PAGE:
It is both the best-looking James Bond film and the best-looking James Bond.
What are people saying?
What are critics saying?
New Bond man Brosnan can't be faulted for much. He's always been generically sexy, a sort of programmed cover boy. In this new venture, he's appropriately handsome, British-accented and suave.
Mr. Brosnan, as the best-moussed Bond ever to play baccarat in Monte Carlo, makes the character's latest personality transplant viable (not to mention smashingly photogenic), but the series still suffers the blahs.
And yet, Goldeneye proves the character's viability as a pop icon: It isn't a great movie, but it's great, preposterous fun.
Also, there's more action in Goldeneye than in previous 007 entries -- enough to keep a ninety-minute film moving at a frantic pace. Unfortunately, this movie isn't ninety-minutes long -- it's one-hundred thirty, which means that fully one-quarter of Goldeneye is momentum-killing padding.
There's something a mite pathetic about our culture still clinging to 007, but it's hard to deny that this is one of the most entertaining entries in the Bond cycle, which started with "Dr. No" (1962).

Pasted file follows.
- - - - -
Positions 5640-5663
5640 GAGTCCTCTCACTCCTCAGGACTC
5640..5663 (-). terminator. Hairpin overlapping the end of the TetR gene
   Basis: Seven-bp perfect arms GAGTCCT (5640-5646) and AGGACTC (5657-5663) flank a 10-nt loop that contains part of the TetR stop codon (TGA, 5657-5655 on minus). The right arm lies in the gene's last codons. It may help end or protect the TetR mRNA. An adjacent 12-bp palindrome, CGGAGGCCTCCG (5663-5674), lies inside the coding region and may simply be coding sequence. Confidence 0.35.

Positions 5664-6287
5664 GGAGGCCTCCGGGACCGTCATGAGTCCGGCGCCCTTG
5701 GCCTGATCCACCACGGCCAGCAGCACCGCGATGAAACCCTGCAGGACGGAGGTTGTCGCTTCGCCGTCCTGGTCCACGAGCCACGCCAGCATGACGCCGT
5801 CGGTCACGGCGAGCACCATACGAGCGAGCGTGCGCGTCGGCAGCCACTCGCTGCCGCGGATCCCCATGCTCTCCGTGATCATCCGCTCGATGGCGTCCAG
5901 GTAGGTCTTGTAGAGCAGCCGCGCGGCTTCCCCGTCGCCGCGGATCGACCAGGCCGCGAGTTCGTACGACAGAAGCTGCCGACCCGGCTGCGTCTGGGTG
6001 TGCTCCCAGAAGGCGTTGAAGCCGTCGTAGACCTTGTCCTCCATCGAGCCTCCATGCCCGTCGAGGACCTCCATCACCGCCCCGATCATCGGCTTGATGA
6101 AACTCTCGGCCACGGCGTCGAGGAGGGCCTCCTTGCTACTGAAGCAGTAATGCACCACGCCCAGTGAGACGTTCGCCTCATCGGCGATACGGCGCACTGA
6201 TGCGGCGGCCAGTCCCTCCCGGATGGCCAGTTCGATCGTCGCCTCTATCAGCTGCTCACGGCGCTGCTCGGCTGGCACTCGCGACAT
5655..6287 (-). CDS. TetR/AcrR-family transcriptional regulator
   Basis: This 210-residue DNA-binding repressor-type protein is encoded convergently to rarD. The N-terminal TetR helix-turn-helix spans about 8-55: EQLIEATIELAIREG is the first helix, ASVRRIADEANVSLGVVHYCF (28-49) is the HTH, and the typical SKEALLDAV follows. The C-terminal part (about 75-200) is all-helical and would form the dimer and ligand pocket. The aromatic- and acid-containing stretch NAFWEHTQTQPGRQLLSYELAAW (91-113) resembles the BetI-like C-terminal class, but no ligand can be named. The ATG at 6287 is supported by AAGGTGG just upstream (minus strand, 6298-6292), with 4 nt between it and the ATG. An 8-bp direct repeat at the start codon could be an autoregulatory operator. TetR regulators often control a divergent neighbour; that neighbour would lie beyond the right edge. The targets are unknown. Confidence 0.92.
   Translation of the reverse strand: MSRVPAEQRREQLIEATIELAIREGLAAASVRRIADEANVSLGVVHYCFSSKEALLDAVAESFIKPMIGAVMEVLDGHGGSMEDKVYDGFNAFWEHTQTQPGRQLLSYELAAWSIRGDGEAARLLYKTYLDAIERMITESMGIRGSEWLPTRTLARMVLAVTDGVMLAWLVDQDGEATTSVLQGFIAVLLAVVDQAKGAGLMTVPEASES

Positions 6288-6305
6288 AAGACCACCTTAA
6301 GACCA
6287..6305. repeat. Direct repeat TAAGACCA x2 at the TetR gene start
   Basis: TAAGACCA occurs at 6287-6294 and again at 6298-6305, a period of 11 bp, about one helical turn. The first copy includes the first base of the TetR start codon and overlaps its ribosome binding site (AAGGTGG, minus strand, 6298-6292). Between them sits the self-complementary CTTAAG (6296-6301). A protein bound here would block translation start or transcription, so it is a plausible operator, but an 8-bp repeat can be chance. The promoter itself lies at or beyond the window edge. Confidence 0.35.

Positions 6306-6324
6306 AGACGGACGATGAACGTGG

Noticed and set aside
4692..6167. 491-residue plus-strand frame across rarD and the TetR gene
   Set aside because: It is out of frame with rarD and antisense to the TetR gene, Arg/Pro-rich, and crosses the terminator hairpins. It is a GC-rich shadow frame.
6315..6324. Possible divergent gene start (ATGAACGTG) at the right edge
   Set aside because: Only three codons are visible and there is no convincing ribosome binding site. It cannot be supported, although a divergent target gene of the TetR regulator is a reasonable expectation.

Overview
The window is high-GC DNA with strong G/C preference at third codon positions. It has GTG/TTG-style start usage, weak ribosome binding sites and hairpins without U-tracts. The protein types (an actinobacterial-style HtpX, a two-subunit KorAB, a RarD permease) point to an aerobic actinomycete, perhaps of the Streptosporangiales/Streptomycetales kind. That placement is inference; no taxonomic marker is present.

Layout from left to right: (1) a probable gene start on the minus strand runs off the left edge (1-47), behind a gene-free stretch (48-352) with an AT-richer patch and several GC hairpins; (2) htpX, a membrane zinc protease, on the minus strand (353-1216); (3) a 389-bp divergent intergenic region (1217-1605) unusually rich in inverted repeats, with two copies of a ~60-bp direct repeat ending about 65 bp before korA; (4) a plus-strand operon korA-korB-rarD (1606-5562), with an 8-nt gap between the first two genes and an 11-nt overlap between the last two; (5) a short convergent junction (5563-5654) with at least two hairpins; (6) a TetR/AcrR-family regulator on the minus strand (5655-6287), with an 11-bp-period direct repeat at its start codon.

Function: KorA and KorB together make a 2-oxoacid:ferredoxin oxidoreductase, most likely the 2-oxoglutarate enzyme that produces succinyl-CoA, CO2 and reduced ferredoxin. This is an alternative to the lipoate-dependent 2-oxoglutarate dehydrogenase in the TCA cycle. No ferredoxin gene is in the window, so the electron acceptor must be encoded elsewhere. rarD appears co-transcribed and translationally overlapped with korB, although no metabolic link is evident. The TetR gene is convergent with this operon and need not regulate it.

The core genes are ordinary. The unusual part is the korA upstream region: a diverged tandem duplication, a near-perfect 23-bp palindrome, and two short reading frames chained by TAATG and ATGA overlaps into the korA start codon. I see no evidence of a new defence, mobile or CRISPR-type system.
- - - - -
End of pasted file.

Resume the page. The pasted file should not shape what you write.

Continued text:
Still, just about everything in Goldeneye, from its rote nuclear-weapon-in-space plot to the recitation of lines that sound like they're being read off stone tablets (''Shaken, not stirred!''), has been served up with a thirdhand generic competence that's more wearying than it is exhilarating.
When the action is extreme, GoldenEye is supercharged with spectacular, thundering, brain-numbing fun.
This is the first Bond film that is self-aware, that has lost its innocence and the simplicity of its world view, and has some understanding of the absurdity and sadness of its hero.